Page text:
So this has worked without problems as expected. If you do a larger online resize, you’ll see that the additional space comes part by part during the resize, eg. if you’re looking with df in another console.

Striped LVs

LVM also includes striping capabilities – if you have multiple PVs in a VG, you can instruct LVM to stripe a LV across some or all of the PVs (this is the equivalent to RAID0) with the -i switch for performance reasons.

For this, I’ll put the remaining PVs (sd[g-k]1) into the VG:

    # vgextend vg0 /dev/sd[g-k]1
      Volume group "vg0" successfully extended
    # lvcreate -n raid0 -L 5g -i 5 vg0
      Using default stripesize 64KB
      Logical volume "raid0" created

To only get the interesting info, I’ll do

    # lvs -o name,size,stripes,devices
      LV    LSize #Str Devices                                                         
      data  4.00G    1 /dev/sdb1(0)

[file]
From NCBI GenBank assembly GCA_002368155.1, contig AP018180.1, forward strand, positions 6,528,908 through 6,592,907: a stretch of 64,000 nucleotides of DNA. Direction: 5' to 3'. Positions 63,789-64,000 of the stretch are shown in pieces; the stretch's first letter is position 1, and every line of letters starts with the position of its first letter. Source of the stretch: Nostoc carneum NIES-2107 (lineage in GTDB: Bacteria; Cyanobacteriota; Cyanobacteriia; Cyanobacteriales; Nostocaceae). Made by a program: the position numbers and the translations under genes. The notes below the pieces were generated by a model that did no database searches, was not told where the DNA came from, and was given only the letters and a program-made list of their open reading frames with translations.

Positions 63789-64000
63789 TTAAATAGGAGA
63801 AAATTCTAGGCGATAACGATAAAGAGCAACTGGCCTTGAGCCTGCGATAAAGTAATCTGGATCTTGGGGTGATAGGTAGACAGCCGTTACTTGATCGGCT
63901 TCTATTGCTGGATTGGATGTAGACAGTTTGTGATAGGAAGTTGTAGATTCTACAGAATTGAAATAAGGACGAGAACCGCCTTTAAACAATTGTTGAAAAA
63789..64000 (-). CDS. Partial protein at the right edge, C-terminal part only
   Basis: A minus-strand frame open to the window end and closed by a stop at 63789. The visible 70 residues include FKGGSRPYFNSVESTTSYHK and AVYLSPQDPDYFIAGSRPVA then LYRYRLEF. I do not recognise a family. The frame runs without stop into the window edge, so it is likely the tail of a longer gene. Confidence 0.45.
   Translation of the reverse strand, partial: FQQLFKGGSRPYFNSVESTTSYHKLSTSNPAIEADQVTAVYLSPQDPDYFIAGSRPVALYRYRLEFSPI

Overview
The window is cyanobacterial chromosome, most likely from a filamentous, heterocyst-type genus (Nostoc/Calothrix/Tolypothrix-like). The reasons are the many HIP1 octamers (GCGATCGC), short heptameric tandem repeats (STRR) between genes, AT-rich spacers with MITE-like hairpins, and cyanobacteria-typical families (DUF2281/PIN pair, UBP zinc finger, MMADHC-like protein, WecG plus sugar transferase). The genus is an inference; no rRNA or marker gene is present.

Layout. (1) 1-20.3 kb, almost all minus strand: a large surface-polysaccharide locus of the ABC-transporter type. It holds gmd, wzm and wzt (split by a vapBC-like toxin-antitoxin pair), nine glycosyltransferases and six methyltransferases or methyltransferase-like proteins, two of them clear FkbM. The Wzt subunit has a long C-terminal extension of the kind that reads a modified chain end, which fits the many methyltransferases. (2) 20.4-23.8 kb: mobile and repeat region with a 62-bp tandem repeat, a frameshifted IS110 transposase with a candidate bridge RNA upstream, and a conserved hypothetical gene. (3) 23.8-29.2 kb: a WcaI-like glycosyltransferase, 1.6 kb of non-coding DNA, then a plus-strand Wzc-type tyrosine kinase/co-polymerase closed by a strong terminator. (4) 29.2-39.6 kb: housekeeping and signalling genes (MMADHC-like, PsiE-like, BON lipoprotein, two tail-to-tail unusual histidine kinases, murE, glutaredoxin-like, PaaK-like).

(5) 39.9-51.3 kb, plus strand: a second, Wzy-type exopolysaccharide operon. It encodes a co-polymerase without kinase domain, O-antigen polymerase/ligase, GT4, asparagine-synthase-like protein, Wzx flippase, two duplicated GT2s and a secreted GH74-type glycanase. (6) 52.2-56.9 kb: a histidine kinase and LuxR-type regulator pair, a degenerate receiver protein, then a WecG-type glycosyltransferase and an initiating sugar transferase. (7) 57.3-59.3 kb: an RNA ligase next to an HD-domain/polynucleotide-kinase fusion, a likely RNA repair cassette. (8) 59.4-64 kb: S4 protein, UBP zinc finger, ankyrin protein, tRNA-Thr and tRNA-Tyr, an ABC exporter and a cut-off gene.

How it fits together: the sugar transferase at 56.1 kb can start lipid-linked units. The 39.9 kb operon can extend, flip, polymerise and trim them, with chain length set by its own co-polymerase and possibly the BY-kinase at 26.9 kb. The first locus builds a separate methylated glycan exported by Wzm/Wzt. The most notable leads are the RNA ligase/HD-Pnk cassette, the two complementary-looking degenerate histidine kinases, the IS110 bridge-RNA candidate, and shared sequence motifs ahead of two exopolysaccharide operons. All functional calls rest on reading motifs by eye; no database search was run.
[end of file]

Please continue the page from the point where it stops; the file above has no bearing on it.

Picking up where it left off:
data  4.00G    1 /dev/sdc1(0)                                                    
      data  4.00G    1 /dev/sdd1(0)                                                    
      raid0 5.00G    5 /dev/sde1(0),/dev/sdf1(0),/dev/sdg1(0),/dev/sdh1(0),/dev/sdi1(0)

So this is really a striped volume, ready to create a file system on. I was able to get up to 234MiB/s I/O throughput with four older 60MiB/s SCSI disks on one of our test systems, the speedup was really pleasing the testers.

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1 Comment

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  1. John Westerdale

    LVM has always been an ace tool in my kit. no outage to grow a file system.  In the Flash-Appliance era, is there any guidance on layouts for LUNS for HANA on vmware?  Specifically, where we had used Raid logic to spread writes, should we leave them intact?  Say I had 3 devices on dedicated controllers, all members of VG. Should my LVs be setup with striping to spread out the writes, or should read/write operations be left intact. Transactions are processed by a single controller inside the array anyways.  Cutting any operation into 3 pieces, letting them fly down diff paths may introduce overhead more than benefit

    Then… if I have /hana/data, /hana/logs and /hana/shared, should they be in the same VG?